https://dftdigital.blog.gov.uk/2018/07/03/im-not-that-kind-of-architect/

I'm not that kind of architect

When people ask what I do, the conversation goes a bit like this… I’m an architect. Wow, you design buildings. No. So, you make those amazing building models. No. Oh. I model digital technologies. I see… But they don’t see. My interesting architecture anecdote is met with glazed eyes that say, save it for someone who cares. So here I am with you, and my blog about DfT’s digital architecture adventure.

I’m the digital kind

Architecture or Enterprise Architecture is the structure and description of a system or an organisation that allows us to understand, maintain, and develop something new. An architect takes a user or business need and translates it into a blueprint or conceptual diagram that others can use to implement the solution.

Coming from a housing background, I use the analogy of architecture in building services. You wouldn't design and build a property without architecture, blueprints, standards and good design.   Architects often come up with creative solutions using tried and tested techniques, or good re-use.   If you want to build an extension, do a loft conversion, that’s architecture, if you want to add some extra plugs, change the layout of a room, that’s  configuration. I take the same approach and apply the same techniques, replacing buildings with digital technologies.

Architecting Department for Transport

Architects are forward thinkers. We focus on what the future will look like, and how we can use emerging technologies to do things better, smarter and faster. This was front of mind when, almost a year ago, I arrived at DfT as its first Chief Architect in the midst of a major digital transformation programme.

DfT had just merged its IT services and Digital and Open Data divisions into a brand new Digital Service, to focus on customer needs and provide a rich digital and technology experience. It was a positive step forward, but it came with complex legacy architecture that was difficult and costly to maintain. There was an urgent need to modernise and develop a more agile and responsive service to meet the demands of an ever changing government department. This was not a job for me alone. So I set out to recruit DfT’s first Architecture team.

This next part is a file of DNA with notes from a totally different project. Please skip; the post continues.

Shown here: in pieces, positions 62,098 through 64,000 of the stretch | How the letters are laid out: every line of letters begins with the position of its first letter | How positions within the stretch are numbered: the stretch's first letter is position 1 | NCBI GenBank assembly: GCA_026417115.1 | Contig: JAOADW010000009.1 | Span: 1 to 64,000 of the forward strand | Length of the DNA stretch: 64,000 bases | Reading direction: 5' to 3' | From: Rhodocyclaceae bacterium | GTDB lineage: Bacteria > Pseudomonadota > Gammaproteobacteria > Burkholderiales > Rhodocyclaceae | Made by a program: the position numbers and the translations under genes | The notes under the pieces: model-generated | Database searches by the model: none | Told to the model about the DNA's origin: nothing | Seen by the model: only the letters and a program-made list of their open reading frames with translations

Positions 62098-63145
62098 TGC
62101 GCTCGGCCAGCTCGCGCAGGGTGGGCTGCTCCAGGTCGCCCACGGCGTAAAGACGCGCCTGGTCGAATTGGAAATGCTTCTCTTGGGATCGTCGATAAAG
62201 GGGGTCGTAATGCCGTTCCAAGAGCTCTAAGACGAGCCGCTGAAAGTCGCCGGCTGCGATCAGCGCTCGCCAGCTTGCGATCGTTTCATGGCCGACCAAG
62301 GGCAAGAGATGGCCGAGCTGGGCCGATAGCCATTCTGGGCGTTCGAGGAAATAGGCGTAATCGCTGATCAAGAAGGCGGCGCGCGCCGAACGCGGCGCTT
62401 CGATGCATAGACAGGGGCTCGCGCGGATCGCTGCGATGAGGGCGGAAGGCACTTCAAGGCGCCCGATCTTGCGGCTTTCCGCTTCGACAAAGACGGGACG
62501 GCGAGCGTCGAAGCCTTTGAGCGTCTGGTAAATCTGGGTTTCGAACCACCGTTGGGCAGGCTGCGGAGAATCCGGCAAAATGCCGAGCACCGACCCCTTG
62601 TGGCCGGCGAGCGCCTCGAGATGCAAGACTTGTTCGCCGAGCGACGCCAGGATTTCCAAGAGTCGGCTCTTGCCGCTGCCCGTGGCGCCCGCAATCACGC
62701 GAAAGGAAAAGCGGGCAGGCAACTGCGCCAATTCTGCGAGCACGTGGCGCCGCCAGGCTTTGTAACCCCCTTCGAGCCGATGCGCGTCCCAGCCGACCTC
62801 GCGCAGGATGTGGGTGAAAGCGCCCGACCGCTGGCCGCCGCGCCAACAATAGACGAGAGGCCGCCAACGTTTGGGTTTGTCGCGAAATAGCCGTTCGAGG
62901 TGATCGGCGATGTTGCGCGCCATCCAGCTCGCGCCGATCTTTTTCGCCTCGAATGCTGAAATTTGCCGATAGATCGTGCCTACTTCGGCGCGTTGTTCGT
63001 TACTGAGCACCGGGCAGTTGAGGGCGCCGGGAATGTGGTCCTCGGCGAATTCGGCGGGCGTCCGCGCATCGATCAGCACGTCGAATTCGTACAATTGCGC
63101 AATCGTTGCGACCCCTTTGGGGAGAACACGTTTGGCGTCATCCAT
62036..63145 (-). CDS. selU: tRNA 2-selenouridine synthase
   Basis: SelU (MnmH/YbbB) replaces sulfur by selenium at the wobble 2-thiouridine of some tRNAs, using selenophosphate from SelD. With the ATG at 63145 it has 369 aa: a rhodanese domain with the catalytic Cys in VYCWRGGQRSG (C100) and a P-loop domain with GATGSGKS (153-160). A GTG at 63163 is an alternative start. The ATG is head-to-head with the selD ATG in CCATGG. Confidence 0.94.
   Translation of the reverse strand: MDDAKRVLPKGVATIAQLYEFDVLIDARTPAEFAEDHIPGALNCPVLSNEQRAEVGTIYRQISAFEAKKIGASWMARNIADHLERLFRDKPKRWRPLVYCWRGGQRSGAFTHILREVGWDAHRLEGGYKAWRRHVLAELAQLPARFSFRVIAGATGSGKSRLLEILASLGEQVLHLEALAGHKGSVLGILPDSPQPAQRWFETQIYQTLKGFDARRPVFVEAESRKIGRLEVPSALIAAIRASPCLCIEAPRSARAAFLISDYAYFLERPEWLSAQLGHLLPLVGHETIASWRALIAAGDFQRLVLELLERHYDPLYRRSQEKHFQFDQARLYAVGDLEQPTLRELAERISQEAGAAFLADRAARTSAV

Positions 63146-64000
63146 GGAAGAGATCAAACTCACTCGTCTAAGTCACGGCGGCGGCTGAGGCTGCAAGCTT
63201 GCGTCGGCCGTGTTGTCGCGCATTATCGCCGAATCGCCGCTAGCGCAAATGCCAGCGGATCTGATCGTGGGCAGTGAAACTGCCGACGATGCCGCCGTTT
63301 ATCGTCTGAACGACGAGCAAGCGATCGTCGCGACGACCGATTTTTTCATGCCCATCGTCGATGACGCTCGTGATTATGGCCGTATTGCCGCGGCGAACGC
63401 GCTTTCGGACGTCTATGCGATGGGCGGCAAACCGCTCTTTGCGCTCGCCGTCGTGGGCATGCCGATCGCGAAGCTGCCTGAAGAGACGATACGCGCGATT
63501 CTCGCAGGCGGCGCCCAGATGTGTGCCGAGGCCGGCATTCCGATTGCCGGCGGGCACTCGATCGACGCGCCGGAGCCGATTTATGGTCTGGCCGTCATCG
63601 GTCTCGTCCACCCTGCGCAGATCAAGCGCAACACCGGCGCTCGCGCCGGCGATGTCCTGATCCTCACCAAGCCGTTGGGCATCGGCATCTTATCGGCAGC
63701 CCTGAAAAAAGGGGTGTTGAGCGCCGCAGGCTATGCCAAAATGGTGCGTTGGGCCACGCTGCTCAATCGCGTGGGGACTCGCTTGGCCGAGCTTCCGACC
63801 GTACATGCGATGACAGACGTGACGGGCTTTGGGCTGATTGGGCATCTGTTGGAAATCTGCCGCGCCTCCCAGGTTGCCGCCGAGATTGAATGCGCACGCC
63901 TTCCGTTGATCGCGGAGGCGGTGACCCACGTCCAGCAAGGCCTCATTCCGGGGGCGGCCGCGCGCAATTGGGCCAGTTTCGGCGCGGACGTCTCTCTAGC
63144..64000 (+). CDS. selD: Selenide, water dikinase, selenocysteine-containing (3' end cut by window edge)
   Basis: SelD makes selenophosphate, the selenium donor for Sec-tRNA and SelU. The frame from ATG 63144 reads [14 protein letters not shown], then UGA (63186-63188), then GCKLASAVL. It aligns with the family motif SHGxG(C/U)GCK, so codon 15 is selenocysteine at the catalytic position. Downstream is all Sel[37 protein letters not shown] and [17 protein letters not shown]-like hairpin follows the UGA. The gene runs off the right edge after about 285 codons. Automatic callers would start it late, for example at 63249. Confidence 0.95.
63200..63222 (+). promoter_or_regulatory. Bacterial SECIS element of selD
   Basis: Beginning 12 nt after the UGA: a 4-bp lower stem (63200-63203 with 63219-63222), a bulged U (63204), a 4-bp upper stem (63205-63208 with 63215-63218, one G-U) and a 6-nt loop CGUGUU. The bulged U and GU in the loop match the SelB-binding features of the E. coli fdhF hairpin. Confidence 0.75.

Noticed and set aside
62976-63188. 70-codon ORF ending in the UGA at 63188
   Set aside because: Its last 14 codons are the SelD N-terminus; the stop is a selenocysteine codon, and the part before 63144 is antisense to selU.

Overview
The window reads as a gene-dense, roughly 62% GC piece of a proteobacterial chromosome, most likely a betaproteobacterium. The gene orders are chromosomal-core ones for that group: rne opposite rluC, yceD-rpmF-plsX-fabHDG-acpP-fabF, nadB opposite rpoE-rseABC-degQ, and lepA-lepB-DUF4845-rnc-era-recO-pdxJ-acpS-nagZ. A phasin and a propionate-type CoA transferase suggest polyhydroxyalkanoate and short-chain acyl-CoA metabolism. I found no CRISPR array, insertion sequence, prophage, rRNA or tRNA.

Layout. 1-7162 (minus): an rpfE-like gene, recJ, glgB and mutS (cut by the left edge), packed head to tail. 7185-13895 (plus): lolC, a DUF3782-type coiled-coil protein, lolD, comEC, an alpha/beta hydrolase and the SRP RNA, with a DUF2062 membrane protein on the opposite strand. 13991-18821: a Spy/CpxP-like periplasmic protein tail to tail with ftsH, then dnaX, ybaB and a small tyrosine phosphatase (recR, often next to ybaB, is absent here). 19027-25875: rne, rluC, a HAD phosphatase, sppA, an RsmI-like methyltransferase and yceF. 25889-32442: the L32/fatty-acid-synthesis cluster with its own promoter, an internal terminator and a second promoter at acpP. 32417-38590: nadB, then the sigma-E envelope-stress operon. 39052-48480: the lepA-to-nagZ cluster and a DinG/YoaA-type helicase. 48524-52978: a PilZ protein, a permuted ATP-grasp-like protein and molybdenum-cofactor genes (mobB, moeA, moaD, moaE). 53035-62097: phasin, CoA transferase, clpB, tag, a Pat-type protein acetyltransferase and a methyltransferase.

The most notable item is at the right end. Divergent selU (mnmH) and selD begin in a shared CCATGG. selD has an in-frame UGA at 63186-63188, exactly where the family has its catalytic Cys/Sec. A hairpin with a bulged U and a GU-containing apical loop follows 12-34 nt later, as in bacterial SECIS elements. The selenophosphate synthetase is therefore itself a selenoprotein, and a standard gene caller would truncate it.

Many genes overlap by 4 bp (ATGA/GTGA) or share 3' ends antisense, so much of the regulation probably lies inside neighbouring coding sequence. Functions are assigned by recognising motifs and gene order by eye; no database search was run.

The Architects

Given the enormous challenge, I needed a team who could quickly grasp the big picture, and complexities of the legacy architecture. And as it stands today, most team members are onboard. We’ve got a great balance of skills and experience from diverse public and private sector backgrounds. As well as technology architecture consultants, our team includes an Information Security specialist, a Digital Data and Technology Policy Advisor and Technical Architects, we’ll soon have a Data Architect.

One of the things we're working on is defining a framework for how to create and use architecture. We’ve taken guidance from industry best practice like the GDS Technology Code of Practice, GDS architecture approach and principles. Our framework will include a Digital and Technology Strategy supported by architecture principles, standards and policy.

This approach to architecture is about providing parameters for colleagues to work within, rather than harsh technical controls.  In my experience, people will bypass controls if they’re too fixed, and with today’s cloud world and loads of commodity Software as-a-Service (SaaS) apps out there, we can’t rule with an iron rod.  We don’t want to be seen as the internal police, ruling with a carrot or stick - I prefer governance with a "small g".

We’ve created a Digital Design Authority (DDA), which is a formal board made up of key stakeholders across Digital Service.  This board reviews solution designs mainly at a concept level, and occasionally high level.  To supplement this board and to prevent overbearing governance, the architects have the remit to approve design iteratively within projects, as long as they do not design the solution themselves. If there’s a desire for architecture change that goes outside of our parameters, the requests go back to the DDA – in effect we're managing approval by exception.

Eyes wide open?

Our approach is working and the architecture team are in demand. Among other things, we’re supporting citizen-facing projects delivered to Local Authorities and utility companies. Our Digital Architect, provided a consultative and advisory service, working together with the Sponsor, Project lead, and delivery partner during the Alpha phase of this project. This project has just passed its first GDS service assessment. It’s been a fantastic collaborative approach, and for me shows the value of Architecture.

It’s been a great start to my tenure as DfT’s first Chief Architect and we’ve recruited a fantastic team. I’m excited for us and the value we can bring to this department.

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